Location: Location not imported yet.Title: Estimates of genetic parameters for kyphosis in two crossbred swine populations) Author
Submitted to: Journal of Animal Science
Publication Type: Peer reviewed journal
Publication Acceptance Date: 3/26/2008
Publication Date: 8/1/2008
Publication URL: jas.fass.org/cgi/reprint/86/8/1765
Citation: Holl, J.W., Rohrer, G.A., Shackelford, S.D., Wheeler, T.L., Koohmaraie, M. 2008. Estimates of genetic parameters for kyphosis in two crossbred swine populations. Journal of Animal Science. 86:1765-1769. Interpretive Summary: Production practices dispose of pigs with back or spinal abnormalities early in their lives. However, a defect in the curve of the spine was observed in pig and sow carcasses from two swine populations, where no visual evidence was present in live animals. Affected pigs potentially make the processing of pork loins more difficult and could decrease the value of the carcass. Pigs were measured for production, carcass, and structural traits and loins were scored for the spinal defect. Analyses provided evidence for a moderately heritable component to the condition and low correlations with other traits. Therefore, selection against the defect should be effective and not adversely affect other traits.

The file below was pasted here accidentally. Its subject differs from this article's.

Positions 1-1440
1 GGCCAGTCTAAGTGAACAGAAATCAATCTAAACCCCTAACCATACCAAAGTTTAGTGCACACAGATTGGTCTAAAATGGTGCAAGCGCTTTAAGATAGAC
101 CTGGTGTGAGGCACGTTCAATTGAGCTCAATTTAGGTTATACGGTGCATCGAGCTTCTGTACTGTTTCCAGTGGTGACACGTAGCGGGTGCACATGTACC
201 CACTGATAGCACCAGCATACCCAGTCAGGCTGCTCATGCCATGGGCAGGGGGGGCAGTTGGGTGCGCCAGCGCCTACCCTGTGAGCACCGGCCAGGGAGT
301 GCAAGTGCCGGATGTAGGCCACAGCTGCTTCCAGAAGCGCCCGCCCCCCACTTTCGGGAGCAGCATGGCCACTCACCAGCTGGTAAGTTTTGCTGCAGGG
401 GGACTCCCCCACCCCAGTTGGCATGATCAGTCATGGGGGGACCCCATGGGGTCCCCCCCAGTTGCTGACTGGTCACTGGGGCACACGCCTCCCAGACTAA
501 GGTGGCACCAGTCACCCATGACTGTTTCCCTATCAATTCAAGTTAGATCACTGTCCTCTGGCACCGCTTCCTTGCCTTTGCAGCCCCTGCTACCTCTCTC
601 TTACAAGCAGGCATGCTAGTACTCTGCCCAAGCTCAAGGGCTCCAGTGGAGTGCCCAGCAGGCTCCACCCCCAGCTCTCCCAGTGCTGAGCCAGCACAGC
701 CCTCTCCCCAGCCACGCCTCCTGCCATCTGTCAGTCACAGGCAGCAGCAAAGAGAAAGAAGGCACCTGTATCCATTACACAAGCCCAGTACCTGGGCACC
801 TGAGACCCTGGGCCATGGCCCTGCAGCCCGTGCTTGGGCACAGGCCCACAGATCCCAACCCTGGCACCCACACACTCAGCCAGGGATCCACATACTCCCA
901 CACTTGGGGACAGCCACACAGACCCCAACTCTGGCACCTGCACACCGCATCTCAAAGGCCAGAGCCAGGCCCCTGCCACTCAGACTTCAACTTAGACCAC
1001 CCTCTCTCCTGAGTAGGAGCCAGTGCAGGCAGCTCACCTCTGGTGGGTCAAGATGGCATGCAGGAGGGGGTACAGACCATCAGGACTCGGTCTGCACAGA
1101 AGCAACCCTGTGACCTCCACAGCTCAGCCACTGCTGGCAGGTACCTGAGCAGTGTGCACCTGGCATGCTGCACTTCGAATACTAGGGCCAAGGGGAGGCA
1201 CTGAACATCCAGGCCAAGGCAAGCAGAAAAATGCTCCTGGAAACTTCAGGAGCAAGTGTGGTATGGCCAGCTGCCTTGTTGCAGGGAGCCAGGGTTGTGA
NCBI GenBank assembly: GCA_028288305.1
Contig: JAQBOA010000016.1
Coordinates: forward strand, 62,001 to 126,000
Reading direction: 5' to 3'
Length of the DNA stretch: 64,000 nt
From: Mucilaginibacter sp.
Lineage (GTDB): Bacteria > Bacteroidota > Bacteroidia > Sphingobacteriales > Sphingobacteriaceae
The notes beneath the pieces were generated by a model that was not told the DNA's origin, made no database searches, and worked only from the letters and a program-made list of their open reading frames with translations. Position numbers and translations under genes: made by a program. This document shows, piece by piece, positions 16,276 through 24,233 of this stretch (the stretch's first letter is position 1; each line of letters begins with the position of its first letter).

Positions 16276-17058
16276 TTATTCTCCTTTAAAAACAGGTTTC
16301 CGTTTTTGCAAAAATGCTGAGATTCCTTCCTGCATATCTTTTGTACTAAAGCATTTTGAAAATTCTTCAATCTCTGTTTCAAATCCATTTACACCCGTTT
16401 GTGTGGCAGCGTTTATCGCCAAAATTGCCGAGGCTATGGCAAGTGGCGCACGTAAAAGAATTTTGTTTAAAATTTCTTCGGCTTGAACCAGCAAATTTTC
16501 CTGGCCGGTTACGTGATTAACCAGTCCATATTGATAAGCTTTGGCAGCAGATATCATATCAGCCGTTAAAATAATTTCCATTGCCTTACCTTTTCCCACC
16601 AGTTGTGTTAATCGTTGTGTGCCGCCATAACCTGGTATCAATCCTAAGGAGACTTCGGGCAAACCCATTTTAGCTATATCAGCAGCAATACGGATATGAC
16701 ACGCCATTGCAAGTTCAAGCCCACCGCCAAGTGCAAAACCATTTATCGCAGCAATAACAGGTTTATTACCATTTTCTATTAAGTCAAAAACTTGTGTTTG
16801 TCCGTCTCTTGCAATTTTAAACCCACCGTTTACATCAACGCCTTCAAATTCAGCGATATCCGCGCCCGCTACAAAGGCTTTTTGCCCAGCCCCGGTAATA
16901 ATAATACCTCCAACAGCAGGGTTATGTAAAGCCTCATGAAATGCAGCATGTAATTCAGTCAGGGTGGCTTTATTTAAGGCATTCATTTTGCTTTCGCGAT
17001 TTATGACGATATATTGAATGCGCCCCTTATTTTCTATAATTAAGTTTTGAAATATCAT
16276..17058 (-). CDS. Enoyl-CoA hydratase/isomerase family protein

Technical Abstract: Genetic parameters for degree of kyphosis were estimated from a Duroc-Landrace F2 population (n = 316) and from a composite population (Line C) composed of Duroc, Large White, and two sources of Landrace (n = 1,552). Live presentation did not indicate kyphosis in pigs or sows. Degree of kyphosis was measured by scoring the shape of the vertebral column of split carcasses on a scale from 0 (normal) to 3 (severe). Of the animals slaughtered, 75.6% and 68.9% were normal, 11.1% and 23.3% were mild, 11.1% and 6.2% were moderate, and 2.2% and 1.5% were severe in F2 and Line C, respectively. Using linear models, fixed effects of age, sex, number of ribs, number of lumbar vertebrae, number of nipples, carcass length, and hot carcass weight, were not significantly associated (P > 0.10) with kyphosis score. Using an animal model, estimated heritabilities for kyphosis score were 0.30 and 0.32 in F2 and Line C, respectively. Estimated genetic correlations between kyphosis score and number of ribs, number of lumbar vertebrae, number of nipples, carcass length, and hot carcass weight were 0.05, -0.13, 0.00, 0.05, and 0.03. Selection to decrease kyphosis should be effective and not affect the number of ribs, lumbar vertebrae, nipples, or carcass length. In addition, selection for growth should not affect the incidence of kyphosis.